Or is its absence this year an opportunity to prove that Canberra isn’t the right home for the event and that maybe it’s time for a new chapter in its history?

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I used to attend pretty much every Summernats.
I haven’t for a few years because I’m over the dickhead element combined with the fact that its too bloody hot.

Unfortunately the weather would have been perfect for it this year 🙁

Whether or not I go I do recognise that it brings much joy to a lot of people. This makes it overwhelmingly a good thing.

Oh please, they were having a mini version of it outside Majura Park Autobarn last night. I have an e never seen that parking lot full t

I like it. I’ve only been to a couple but it’s a good show and interesting to see what other people get up to, as with the Balloon Festival, Enlighten, Multicultural Festival, the Folk Festival, Kanga Cup, Floriade, NGA blockbusters, the Fun Run and other big sports events, etc. I know Summernats is noisy and smelly for nearby residents but Floriade is more of an inconvenience to me (path and road closures and extra traffic on my commute), and I figure live and let live and enjoy the spectacle.

This is a Labor Greens voting city whose inhabitants routinely mock and deride the lower class popularity of the Summernats. It is a great event and should remain. Not least because it is an irritant to a city of pretentious ‘progressives’.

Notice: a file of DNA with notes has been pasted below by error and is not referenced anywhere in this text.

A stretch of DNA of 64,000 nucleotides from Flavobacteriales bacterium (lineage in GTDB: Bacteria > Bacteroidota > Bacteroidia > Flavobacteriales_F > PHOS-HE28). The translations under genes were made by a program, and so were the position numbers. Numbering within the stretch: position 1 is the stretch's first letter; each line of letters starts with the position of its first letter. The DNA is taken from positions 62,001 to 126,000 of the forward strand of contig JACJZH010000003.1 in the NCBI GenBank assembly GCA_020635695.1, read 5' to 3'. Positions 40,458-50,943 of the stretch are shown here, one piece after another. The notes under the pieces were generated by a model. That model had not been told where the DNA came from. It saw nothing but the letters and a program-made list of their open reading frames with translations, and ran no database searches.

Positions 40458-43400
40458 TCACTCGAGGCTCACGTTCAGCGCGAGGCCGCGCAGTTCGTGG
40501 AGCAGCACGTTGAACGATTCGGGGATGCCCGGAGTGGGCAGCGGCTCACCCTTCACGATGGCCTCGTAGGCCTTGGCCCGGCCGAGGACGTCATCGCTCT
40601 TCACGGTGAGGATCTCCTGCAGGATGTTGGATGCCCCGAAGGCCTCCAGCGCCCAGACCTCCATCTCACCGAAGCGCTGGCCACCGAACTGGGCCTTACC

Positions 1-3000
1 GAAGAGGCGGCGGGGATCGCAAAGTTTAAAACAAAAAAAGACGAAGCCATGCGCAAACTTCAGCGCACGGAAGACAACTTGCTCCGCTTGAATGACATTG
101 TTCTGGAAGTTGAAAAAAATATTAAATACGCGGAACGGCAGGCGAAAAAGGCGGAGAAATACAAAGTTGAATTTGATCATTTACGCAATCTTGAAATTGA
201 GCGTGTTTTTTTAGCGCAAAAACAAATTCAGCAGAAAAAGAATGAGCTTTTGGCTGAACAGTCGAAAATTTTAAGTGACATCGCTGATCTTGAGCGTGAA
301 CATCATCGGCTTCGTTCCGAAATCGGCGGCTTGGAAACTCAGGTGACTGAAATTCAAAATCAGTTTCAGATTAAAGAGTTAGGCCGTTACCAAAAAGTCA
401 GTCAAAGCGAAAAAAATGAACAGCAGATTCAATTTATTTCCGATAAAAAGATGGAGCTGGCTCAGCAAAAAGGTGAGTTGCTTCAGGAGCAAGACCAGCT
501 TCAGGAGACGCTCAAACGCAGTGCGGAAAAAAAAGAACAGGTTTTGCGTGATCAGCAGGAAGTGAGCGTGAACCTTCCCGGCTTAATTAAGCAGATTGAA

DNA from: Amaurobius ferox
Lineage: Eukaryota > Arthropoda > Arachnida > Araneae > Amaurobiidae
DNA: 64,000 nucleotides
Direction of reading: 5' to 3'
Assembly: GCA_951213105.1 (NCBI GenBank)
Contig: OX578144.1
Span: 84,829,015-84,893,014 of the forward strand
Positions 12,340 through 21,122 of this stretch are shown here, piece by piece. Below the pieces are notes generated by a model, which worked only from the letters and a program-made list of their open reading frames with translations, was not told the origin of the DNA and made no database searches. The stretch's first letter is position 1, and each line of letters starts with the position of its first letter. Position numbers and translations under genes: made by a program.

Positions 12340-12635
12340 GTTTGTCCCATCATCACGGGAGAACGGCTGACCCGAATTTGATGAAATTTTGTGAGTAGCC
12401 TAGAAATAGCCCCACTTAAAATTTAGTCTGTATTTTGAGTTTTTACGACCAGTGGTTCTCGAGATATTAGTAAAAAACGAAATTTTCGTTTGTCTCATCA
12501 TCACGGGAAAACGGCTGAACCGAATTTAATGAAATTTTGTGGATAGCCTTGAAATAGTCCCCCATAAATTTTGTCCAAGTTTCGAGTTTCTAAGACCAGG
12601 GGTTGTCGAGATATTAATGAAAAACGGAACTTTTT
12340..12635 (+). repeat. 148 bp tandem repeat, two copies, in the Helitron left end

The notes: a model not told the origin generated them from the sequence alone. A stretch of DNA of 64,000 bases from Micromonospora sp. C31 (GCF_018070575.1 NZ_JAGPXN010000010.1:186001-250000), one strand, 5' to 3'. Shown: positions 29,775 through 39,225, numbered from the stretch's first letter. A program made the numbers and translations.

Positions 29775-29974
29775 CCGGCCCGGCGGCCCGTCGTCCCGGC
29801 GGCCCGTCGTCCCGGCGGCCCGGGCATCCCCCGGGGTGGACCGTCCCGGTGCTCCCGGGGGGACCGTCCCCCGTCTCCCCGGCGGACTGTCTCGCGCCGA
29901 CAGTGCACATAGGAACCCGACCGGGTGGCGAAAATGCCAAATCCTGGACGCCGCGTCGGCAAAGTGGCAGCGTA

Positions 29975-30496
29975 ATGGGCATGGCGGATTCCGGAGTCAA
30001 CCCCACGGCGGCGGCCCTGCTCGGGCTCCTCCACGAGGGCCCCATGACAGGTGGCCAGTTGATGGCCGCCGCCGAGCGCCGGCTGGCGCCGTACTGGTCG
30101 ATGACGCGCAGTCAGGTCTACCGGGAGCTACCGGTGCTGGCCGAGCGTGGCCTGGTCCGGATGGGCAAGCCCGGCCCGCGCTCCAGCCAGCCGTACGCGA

lynehamovaluser10:26 pm 07 Jan 21

I’ve just spent the last half hour trying to block out the sound of revving engines, speeding cars and squealing brakes. Perhaps those that didn’t want to be subjected to quarantine on return didn’t go to Greater Sydney and held a mini on road version…my question is will it continue tomorrow and again on Saturday night? Ugh. I’m not a fan, I know it brings funds, I just wish it didn’t disturb my ears.

Peter Burleigh5:11 pm 07 Jan 21

I think you will find that the ACT government has signed a contract with the owner of Summernats for it to be held at EPIC for the next 5 years. As for the comments about wet t-shirt competition they have not held that for years and people attending need to sign an agreement that they will not abuse females or they will be removed from the venue

“”Will anyone be missing Summernats in Canberra this weekend?””

Maccas at Dickson.

Personally I’ve never been to Summernats and never have any intention of going but the yearly opposition to this festival often leaves me dejected that many of so called “enlightened” citizens can’t stand the fact that other people don’t like exactly the same things that they do.

The reaction highlights the worst aspects of our city and a proportion of the population’s unwillingness to accept any inconvenience to their own preferences.

The festival brings in millions to the economy and is an example of the ability to actually foster a diverse culture that is more accepting of differing points of view and lifestyles. It should be celebrated.

rationalobserver9:02 am 07 Jan 21

100%
If nothing else, summernats serves as a reminder that culture is not restricted to ones ethnic origins. It reminds us that all cultures should be respected, not just the ones we align with.
The people who support Summernats get to put up with a great deal of Canberra imposed PC rubbish for 365 days a year. It’s not unreasonable for the PC brigade to be exposed to 3 or 4 day recalibration each year.